Entries Tagged 'Economics and Investing' ↓

Greece: Europe’s Identified Patient

Reprinted from Huffington Post

The German government s determined not to negotiate anew the terms for the expiring 712 billion Euro bailout of Greece.

I have three objections to the German line of “reasoning” about Greek debt.

(1) “Charitable” giving that was really out of self-interest 

Here’s what Martin Wolf, well-known British economist and writer for the Financial Times had to say about self-interest and loans  in June, 2011 in his editorial, “Time for common sense on Greece”. Continue reading →

Greece – Who Really Should Pay?

Reprinted from Huffington Post

This time around, it’s Greeks who should beware of foreigners bearing gifts…

Ever since the financial crisis of 2008 hit Greece, I’ve wondered who really should pay.

Today, trying to find a reason for my unease with what’s happening to the Greek people, I took a look at the definitions of two forms of risk that investors can incur when buying foreign debt: Systemic Risk and Sovereign Risk.

Systemic Risk

Systemic risk is a term that came up quite frequently during the global Financial Crisis of 2008. I could never quite figure out what the term meant just by reading about systemic risk as part of a larger context in news stories.

Recently, however, I saw that familiar term used in relation to medical treatments. What I read was that chemotherapy imposes a systemic risk on the body while surgery and radiation treatments for cancer are more targeted risks to the patient.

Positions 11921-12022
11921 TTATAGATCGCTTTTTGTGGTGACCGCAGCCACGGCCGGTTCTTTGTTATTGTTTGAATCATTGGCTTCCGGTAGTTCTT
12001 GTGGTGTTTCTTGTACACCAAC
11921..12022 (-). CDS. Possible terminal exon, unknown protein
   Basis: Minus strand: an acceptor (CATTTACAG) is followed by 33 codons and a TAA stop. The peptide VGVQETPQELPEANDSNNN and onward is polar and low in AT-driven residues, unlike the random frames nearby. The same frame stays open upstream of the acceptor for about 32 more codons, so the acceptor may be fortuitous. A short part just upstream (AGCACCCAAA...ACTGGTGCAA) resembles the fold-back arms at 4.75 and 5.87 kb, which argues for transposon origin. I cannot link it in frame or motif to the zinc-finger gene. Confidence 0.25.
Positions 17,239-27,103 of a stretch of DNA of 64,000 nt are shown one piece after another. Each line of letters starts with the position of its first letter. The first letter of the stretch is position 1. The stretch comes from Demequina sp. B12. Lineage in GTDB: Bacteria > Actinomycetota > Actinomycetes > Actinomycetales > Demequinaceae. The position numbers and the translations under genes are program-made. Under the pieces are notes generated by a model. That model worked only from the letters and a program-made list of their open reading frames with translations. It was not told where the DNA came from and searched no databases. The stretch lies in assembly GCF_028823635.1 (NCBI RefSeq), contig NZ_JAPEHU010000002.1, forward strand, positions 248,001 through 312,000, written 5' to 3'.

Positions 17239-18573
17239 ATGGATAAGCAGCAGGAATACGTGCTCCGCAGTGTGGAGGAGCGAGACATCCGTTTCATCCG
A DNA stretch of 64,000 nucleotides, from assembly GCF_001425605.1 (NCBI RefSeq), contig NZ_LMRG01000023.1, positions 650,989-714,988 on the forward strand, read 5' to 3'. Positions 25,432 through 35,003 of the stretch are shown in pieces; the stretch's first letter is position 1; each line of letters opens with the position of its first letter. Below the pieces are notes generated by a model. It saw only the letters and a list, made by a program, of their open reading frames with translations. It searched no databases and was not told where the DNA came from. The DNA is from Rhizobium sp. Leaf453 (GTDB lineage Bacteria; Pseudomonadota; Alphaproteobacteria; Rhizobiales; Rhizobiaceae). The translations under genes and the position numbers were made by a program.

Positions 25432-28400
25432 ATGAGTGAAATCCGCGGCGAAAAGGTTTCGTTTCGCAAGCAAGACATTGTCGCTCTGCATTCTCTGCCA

In regard to investing, Wikipedia says, “In finance, systemic risk is the risk of collapse of an entire financial system or entire market”

We all know, or think we know, what an entire body is, but what is meant by “an entire market”? Continue reading →

Two Mystery Books Connected With Economics

Fatal Equilibrium by Marshall Jevons (Ballentine Books 1985)

Fatal Equilibrium I reviewed Marshall Jevons’ (pseudonym for two economists’) first book, Murder at the Margin, a couple years ago. I sent for the sequel, Fatal Equilibrium, but was sorely disappointed.

Fatal Equilibrium has a few moments of levity, but overall it lacks the delightful explorations of economic theory in response to a murder when Professor Henry Spearman and his wife are vacationing on a remote Caribbean island resort.

On the contrary, Fatal Equilibrium is didactic, cerebral, and as bloodless as the murder of its main character, Dennis Gossen, a quite unlikeable tenure candidate in the Economics Department at Harvard University.

Unfortunately, if you’re a fan of Harvard or Cambridge, Massachusetts you won’t see either place in this book—the only memorable setting for Henry Spearman’s economic thoughts is at the clothing sales melee in the basement of Filene’s Department Store. Continue reading →